For those of us who clock in at our keyboards and notebooks rather than stepping through the office doors every morning, ‘holidays’ are often a mixed blessing. We love the time spent with family, the food, the festivities, the break from daily routine. But in the back of our hearts we feel the tug of the loved ones we’re neglecting: our manuscripts.
Writers love what they do, and enforced time away from writing when the work is calling is a special kind of agony only fellow pen-monkeys can appreciate. To make matters worse, during the holiday season we open our houses to friends and family, busying ourselves with cooking turkeys, decorating, and wrapping gifts while our notebooks lie unopened, and our keyboards gather dust. We are in our offices, but unable to sit down and do the work we enjoy most.
As writers, we need a holiday from the holidays. That’s why at Pulp Literature we book the second weekend in January for our annual Muse Retreat. It’s a time for us to put the hectic holidays behind us, forget deadlines and production schedules, and simply write for three days while Dan and Julia at The Lodge at the Old Dorm pamper us with luxury accomodation and gourmet meals.
As always, we open the doors for a few other writers to join us. There are two spaces left and the price is only $899 until January 1st.
Non-writing spouses are invited to attend as well at a cost of $699. Bowen Island is a beautiful and inspirational place for walks in the forest, kayaking, and simply escaping the bustle of city life.
Your Muse deserves the gift of quality time with you. Register here to start 2017 with a well-earned break and come away with at least 3000 fresh new words on the page.
See you on Bowen!
Jen, Mel & Sue
The archetypical swan-pale writer taps out chapters through the night, whiskey at hand, refusing food and slumber. It makes you wonder how much more Fitzgerald might have done if he’d put a little bit of that creative genius into living better. No matter how well we write when we’re feeling crappy, we write even better when we feel well.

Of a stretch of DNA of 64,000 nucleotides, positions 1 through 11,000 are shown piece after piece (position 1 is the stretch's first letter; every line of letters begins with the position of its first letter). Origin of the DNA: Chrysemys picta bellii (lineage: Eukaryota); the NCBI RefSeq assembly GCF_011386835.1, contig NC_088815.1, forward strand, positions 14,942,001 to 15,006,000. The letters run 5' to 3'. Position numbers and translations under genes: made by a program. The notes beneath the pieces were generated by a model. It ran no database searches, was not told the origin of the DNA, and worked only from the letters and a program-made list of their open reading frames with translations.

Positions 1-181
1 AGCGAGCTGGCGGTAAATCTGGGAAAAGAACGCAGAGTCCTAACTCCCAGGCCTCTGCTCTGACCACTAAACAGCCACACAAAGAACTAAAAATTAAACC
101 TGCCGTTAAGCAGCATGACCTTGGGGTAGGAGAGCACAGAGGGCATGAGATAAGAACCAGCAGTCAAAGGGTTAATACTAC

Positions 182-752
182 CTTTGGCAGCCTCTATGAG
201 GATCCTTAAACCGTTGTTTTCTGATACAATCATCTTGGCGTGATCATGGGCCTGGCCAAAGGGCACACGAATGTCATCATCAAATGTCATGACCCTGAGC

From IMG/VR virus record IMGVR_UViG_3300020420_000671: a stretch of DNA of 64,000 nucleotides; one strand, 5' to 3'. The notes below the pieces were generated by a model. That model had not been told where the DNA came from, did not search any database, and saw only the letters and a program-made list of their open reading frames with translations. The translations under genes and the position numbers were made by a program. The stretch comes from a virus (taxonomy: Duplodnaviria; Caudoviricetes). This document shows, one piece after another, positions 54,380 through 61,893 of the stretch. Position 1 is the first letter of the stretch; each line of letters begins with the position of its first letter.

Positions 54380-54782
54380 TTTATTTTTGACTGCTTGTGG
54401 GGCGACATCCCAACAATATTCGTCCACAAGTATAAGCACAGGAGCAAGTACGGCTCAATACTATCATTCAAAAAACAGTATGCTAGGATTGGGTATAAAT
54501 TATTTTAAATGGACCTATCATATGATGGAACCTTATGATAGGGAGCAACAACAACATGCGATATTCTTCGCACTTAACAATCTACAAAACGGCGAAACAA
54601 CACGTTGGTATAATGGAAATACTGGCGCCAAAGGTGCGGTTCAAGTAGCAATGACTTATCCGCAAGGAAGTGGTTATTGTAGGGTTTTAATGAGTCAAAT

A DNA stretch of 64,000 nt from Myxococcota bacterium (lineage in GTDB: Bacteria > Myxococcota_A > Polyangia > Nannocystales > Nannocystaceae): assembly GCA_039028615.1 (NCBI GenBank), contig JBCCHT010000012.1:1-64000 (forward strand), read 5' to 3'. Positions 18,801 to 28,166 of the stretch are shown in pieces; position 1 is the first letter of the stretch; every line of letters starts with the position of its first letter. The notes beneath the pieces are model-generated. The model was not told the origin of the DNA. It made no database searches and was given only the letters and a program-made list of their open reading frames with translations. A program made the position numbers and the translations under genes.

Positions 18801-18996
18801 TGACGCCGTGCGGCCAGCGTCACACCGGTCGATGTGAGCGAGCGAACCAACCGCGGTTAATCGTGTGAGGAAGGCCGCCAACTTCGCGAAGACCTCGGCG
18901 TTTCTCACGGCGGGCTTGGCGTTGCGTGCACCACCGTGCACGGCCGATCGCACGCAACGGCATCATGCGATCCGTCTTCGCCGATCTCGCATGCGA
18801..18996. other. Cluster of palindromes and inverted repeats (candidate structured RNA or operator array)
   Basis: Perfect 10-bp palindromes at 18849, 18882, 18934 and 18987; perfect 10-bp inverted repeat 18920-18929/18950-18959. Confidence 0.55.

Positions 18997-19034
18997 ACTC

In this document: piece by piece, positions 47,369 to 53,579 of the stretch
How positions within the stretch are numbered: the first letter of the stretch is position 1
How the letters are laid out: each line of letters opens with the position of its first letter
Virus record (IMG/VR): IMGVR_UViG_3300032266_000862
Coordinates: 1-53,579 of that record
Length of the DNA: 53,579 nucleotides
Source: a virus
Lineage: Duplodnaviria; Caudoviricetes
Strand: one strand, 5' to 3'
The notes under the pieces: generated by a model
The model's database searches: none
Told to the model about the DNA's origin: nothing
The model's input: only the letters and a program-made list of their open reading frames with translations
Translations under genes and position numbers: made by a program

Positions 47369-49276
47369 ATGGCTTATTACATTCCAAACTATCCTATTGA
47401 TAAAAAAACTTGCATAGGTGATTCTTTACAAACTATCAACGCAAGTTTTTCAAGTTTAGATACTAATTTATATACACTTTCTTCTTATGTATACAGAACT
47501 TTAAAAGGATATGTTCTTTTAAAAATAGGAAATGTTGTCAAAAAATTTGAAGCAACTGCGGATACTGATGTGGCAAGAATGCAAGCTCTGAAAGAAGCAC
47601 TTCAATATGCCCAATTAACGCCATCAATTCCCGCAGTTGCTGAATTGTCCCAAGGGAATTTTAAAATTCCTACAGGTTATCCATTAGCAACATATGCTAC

But, when we’re looking for more writing time, it’s tempting to take our health for granted. “I’ll go to bed later.” “I’ll get up earlier.” “I’ll lock myself away until it’s done.” “No time to cook.” “Walk? When?” How much better to carve out writing, revising, and publishing time from what doesn’t serve us: repeated email checking, web surfing, online shopping, phone twiddling, and the rest of the close-focus time-eating opportunities offered by the brilliant network of 21st century life.
Of all the assets we bring to the reading world, a writer’s greatest strengths are personality and intellect. Our minds shine through every word we write. Getting exercise, particularly walking (see the the New Yorker article on thinking and walking here) improves our thinking. Eating whole foods, including more vegetables than we ever thought possible, helps our brains operate better. Getting a good night’s sleep lifts our moods, and helps us see what we can create, how far we can go, and how to live the writing life we desire.
I hope it’s another brilliant writing week for you.
From @yourwritingmuse: You take five minutes to brainstorm intriguing settings. Kudos. Your Writing Muse.
If you want to lead a full-time writing career in your full-time life, consider the happy mathematics of writing books.
Writers talk about books taking six months or a year. Or indeed years. And of course any profession will fill the entire time you give it, including every hour of the day, if you allow it to schedule you instead of the other way around.
If you step back and look at the time it takes you to write, rather than the time it takes a book to get itself written, you find that you can probably write about a thousand to fifteen hundred words an hour or two, so long as you know what you’re going to write.
You’re going to be outlining, revising, polishing and planning your marketing strategies during the week, but unlike drafting, these can easily be done in smaller time frames.
Posit that those fifteen hundred words are based on a good outline, then they will become part of your book. If you write twice a week for an hour or two, then, you have three thousand words. (Mind you, if you are happy to take five hours to compose a perfect paragraph, then carry on and don’t mind me.) If you have three thousand words a week, and you use the best part of those words, then you have two short novels or one long novel a year.
There’s more to a writing career than writing your story, of course, but that is a necessary basic: having fantastic books to build your career upon.
Have another brilliant writing day. Want more time management and writing tips? See our archives and melanastasiou.wordpress.com